श्रद्धावान् लभते ज्ञानं तत्पर: संयतेन्द्रिय: |
ज्ञानं लब्ध्वा परां शान्तिमचिरेणाधिगच्छति || 39||
śhraddhāvānllabhate jñānaṁ tat-paraḥ sanyatendriyaḥ
jñānaṁ labdhvā parāṁ śhāntim achireṇādhigachchhati
shraddhavanllabhate jnanam tat-parah sanyatendriyah
jnanam labdhva param shantim achirenadhigachchhati
BG 4.39: Those whose faith is deep and who have practiced controlling their mind and senses attain divine knowledge. Through such transcendental knowledge, they quickly attain everlasting supreme peace.
Shree Krishna now introduces the concept of faith in the context of knowledge. Not all spiritual truths are immediately perceptible; some of them can only be experienced after having attained sufficient elevation on the path. If we only accept what we can presently verify or comprehend, we will be bereft of the higher spiritual secrets. Faith helps us accept what we cannot understand at present. Jagadguru Shankaracharya has defined faith as follows:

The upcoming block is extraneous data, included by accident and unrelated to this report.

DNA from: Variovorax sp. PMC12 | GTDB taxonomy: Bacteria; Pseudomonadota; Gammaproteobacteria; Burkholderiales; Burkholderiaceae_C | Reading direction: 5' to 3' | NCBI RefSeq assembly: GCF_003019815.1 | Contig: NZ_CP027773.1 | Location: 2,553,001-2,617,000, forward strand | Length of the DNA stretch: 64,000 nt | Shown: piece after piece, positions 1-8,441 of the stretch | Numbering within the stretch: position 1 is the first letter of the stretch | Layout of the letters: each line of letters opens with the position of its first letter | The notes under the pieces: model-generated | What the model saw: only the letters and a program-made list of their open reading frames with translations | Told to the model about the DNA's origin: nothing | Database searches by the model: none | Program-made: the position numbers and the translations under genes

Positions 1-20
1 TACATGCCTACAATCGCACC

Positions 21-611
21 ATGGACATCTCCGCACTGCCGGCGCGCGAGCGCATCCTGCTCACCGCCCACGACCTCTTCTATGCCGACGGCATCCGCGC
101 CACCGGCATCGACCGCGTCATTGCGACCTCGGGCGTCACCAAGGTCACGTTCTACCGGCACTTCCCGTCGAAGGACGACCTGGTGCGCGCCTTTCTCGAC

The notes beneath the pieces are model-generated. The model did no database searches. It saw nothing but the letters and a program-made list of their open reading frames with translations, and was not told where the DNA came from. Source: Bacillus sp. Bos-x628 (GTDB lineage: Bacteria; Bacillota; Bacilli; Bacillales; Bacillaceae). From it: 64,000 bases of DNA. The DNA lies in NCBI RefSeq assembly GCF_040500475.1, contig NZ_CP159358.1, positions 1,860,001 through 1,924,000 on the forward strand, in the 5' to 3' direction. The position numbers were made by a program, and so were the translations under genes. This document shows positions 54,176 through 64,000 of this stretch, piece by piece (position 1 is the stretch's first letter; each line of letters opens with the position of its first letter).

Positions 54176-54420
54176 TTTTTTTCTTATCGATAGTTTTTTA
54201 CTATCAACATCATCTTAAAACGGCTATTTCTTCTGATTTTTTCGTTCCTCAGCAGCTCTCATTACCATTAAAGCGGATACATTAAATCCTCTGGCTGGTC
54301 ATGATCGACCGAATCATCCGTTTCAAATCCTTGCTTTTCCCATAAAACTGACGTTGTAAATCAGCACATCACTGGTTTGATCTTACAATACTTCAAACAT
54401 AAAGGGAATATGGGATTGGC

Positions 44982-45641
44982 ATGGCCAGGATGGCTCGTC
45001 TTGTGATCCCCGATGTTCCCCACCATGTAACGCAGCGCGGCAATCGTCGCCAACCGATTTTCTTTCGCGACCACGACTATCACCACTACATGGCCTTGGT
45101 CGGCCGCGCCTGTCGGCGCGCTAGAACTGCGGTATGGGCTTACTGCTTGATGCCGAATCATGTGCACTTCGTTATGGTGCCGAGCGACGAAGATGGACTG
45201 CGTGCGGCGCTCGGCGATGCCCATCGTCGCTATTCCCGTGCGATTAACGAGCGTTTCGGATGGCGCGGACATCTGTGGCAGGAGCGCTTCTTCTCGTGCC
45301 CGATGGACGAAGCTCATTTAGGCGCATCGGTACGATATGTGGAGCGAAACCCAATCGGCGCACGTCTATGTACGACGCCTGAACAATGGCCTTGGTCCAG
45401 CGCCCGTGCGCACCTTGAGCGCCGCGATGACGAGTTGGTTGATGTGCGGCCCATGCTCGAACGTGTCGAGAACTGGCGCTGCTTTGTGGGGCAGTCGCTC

guru vedānta vākyeṣhu dṛiḍho viśhvāsaḥ śhraddhā [v37]
“Faith means firm confidence in the words of the Guru and the scriptures.” When such faith is placed upon a wrong personality, it can lead to disastrous consequences. But when it is placed on the true Guru, it opens the pathway for eternal welfare.
However, blind faith is not a desirable thing. Before placing it on any Guru, we must use our intellect to confirm that the Guru has realized the Absolute Truth, and he is teaching it in accordance with the eternal Vedic scriptures. Once this is confirmed, then we should strive to deepen our faith in such a Guru, and surrender to God under his guidance. The Shvetashvatar Upaniṣhad states:
yasya deve parā bhaktir yathā deve tathā gurau
tasyaite kathitā hyarthāḥ prakāśhante mahātmanaḥ
“The imports of all the Vedic knowledge is revealed within the hearts of those who engage with unflinching faith in devotion toward Guru and God.”